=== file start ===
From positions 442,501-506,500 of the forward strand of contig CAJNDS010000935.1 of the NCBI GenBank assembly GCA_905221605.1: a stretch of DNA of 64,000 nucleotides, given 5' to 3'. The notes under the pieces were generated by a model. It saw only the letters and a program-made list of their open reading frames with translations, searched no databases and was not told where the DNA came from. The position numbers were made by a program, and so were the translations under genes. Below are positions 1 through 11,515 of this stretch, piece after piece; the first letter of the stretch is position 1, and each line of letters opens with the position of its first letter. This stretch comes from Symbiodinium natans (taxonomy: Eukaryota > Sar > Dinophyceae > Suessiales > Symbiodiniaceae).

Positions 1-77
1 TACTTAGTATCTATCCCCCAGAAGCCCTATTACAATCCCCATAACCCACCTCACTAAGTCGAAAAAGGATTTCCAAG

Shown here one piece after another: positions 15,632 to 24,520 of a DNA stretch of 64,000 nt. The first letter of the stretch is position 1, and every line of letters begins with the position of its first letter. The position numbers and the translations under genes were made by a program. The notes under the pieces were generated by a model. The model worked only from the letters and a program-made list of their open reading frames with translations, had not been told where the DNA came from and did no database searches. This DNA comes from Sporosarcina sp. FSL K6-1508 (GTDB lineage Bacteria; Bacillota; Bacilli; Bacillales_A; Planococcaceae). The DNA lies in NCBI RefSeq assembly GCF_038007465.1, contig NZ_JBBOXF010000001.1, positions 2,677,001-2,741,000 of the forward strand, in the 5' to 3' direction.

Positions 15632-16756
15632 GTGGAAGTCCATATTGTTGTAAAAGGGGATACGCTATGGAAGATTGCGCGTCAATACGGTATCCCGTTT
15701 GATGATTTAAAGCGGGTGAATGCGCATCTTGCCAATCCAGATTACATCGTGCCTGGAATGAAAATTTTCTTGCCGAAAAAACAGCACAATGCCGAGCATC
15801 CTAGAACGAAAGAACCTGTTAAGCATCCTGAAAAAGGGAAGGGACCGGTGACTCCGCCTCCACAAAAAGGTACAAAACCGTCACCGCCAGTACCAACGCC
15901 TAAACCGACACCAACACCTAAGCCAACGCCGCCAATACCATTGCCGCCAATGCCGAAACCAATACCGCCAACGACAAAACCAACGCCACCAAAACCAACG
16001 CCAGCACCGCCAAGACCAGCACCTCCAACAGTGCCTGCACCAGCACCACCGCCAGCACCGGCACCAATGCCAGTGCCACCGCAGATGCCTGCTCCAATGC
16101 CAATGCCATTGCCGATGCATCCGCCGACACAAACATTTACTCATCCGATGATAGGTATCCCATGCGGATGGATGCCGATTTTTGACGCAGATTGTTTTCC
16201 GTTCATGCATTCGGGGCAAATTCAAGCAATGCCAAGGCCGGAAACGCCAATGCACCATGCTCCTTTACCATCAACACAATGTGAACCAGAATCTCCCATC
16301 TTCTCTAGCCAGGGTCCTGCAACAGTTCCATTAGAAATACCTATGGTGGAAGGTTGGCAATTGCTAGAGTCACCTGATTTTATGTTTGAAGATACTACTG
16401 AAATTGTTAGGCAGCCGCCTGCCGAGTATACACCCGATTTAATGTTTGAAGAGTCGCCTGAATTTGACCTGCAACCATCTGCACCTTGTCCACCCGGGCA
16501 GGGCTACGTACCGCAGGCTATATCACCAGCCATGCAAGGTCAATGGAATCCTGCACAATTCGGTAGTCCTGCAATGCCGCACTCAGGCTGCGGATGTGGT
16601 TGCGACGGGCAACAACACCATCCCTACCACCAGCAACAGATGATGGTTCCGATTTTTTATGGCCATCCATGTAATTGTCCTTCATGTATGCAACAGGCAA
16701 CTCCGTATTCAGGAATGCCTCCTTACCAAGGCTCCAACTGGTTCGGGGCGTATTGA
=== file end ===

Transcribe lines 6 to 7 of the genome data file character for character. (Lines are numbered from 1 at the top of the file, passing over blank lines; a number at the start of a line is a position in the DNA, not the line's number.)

15632 GTGGAAGTCCATATTGTTGTAAAAGGGGATACGCTATGGAAGATTGCGCGTCAATACGGTATCCCGTTT
15701 GATGATTTAAAGCGGGTGAATGCGCATCTTGCCAATCCAGATTACATCGTGCCTGGAATGAAAATTTTCTTGCCGAAAAAACAGCACAATGCCGAGCATC